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    Are Fraud Specialists Relatively More Effective than...
    research summary posted July 22, 2015 by Jennifer M Mueller-Phillips, tagged 05.0 Audit Team Composition, 05.01 Use of Specialists e.g., financial instruments, actuaries, valuation, 06.0 Risk and Risk Management, Including Fraud Risk, 06.01 Fraud Risk Assessment, 10.0 Engagement Management, 10.01 Budgeting and Audit Time Management 
    Are Fraud Specialists Relatively More Effective than Auditors at Modifying Audit Programs in the Presence of Fraud Risk?
    Practical Implications:

    Although both auditors and fraud specialists added non-standard procedures to the audit program, auditors cut the budgets for some standard procedures, making room in the overall audit budget for non-standard additional procedures. In contrast, fraud specialists added standard procedures, but they were not more effective than those selected by auditors, and also provided less budget room for those procedures. The involvement of fraud specialists in planning an audit engagement where fraud risk is present is likely to lead to additional audit effort and cost, possibly without commensurate benefit. However, considering the potential consequences to the auditor of undiscovered fraud, it may be cost-effective to include additional non-standard procedures in an audit program if they improve the probability of discovering a fraud.


    Boritz, J. E., Kochetova-Kozloski, N., & Robinson, L. 2015. Are Fraud Specialists Relatively More Effective than Auditors at Modifying Audit Programs in the Presence of Fraud Risk? Accounting Review 90 (3): 881-915.

    audit planning, audit procedures, fraud, specialists
    Purpose of the Study:

    Since the passage of Statement on Auditing Standards (SAS) 99 and the Sarbanes-Oxley Act of 2002, policy-makers and regulators have promulgated additional guidance aimed at improving auditors’ performance in assessing and responding to fraud risks of audit clients. Auditors are expected to address fraud risk through the design of their audit methods and programs and by involving specialists. The authors study whether fraud specialists are relatively more effective than auditors in designing an audit program that will address elevated fraud risk. The goal is to examine whether the expertise of fraud specialists can directly contribute to planning the nature and extent of audit procedures, and whether the mix of procedures that such specialists recommend is likely to be more effective and efficient than the procedures proposed by auditors in a setting where ex ante fraud risk is rated at above a low level. By directly examining fraud specialists’ recommendations for an audit plan under conditions of an elevated fraud risk, the authors seek to clarify whether there are benefits in requesting fraud specialists to participate in audit program design.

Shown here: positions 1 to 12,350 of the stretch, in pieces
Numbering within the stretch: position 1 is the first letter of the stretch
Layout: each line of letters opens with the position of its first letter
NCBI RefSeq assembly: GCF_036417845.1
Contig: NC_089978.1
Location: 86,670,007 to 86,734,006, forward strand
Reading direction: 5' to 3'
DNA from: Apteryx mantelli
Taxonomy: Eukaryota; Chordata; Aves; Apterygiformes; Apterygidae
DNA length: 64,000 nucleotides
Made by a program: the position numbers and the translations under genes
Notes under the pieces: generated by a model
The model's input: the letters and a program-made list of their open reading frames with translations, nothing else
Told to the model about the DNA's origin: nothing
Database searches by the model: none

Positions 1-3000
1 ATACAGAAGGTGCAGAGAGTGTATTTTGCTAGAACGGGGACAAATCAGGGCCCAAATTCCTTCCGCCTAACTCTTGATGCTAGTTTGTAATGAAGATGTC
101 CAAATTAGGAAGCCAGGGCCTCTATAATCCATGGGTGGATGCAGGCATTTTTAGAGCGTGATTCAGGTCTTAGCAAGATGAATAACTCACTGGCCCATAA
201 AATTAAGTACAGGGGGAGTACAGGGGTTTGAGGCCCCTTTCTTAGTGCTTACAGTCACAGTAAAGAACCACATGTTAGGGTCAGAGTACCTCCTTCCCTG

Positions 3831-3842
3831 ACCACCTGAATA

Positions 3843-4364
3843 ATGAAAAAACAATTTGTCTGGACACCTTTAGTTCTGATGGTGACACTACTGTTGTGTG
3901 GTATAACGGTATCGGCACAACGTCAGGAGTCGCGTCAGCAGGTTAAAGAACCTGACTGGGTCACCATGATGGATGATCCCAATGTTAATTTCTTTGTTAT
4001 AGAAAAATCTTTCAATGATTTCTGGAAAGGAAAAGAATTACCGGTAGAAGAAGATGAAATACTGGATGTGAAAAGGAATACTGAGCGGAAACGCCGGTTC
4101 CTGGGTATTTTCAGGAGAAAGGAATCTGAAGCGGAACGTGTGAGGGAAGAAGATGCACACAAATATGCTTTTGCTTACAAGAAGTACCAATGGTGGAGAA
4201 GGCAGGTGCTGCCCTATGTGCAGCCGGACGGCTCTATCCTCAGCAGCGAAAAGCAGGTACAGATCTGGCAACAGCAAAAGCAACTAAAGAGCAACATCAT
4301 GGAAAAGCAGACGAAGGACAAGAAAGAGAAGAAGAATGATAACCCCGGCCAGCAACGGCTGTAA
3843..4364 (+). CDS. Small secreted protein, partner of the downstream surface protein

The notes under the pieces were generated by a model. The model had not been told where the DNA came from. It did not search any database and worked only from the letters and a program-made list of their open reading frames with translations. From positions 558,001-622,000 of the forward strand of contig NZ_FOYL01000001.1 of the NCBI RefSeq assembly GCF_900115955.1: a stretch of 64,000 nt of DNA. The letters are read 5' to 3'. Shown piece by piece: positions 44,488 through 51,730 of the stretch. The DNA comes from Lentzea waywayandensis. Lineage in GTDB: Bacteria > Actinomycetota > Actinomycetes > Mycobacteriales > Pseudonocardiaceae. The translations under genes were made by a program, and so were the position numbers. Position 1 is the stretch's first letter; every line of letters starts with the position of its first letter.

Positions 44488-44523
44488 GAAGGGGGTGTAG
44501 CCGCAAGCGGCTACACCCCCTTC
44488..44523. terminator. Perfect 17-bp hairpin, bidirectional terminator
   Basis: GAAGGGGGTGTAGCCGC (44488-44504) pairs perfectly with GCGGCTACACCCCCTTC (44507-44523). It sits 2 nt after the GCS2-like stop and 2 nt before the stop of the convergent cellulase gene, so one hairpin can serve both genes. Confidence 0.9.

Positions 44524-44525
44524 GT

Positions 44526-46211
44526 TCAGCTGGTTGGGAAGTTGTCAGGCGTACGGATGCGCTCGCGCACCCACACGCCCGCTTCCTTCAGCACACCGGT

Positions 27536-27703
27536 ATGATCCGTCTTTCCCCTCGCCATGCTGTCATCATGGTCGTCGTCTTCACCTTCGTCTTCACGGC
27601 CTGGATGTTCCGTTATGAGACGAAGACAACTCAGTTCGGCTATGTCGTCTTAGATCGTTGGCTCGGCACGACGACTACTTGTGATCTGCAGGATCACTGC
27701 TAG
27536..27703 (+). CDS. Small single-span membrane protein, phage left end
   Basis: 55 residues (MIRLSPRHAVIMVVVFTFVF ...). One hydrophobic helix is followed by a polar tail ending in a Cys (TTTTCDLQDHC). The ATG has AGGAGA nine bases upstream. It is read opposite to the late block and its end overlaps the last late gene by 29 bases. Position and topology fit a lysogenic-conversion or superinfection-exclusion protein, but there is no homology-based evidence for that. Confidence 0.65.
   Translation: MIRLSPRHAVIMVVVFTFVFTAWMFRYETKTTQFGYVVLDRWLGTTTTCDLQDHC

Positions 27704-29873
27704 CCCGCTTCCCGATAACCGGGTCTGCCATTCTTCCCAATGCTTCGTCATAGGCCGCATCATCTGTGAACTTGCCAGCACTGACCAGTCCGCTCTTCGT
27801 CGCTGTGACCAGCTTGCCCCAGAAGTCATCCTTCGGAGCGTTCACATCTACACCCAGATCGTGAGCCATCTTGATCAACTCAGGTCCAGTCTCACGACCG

Design/Method/ Approach:

    Participants completed an audit case based on an actual company that had issued fraudulent financial statements. Thirty-two fraud specialists and sixteen auditors completed the case  On average, the fraud specialists were 41 years old, had 12 years of specialized fraud-related experience, and six years of auditing experience. The auditors were, on average, 36 years old, had 13.25 years of auditing experience, but no specialized fraud experience. The evidence was gathered prior to November 2010.

    • In a situation with elevated fraud risk, fraud specialists did not select more procedures from a standard audit program than financial statement auditors; nor were the selected procedures more effective than those selected by auditors. This suggests that the benefits of involving fraud specialists in audit planning do not lie in their ability to identify more effective standard audit procedures.
    • When the risk of fraud is other than low, the fraud specialists proposed more additional procedures than did auditors, and the specialist-proposed additional procedures were marginally more effective, but significantly less efficient, than the additional procedures proposed by auditors. This suggests that involving fraud specialists in audit planning can carry benefits for engagements where fraud risk is not low by helping to identify a larger set of effective procedures than even very experienced auditors are able to do.
    • Fraud specialists increased time budgets to reflect the additional effort that they proposed via extensive non-standard procedures. However, although they proposed significantly more additional procedures than did auditors, their proposed time budget increases for those procedures were significantly lower than adjustments proposed by the auditors. 
    Audit Team Composition, Engagement Management, Risk & Risk Management - Including Fraud Risk
    Budgeting & Audit Time Management, Fraud Risk Assessment, Use of Specialists (e.g. financial instruments – actuaries - valuation)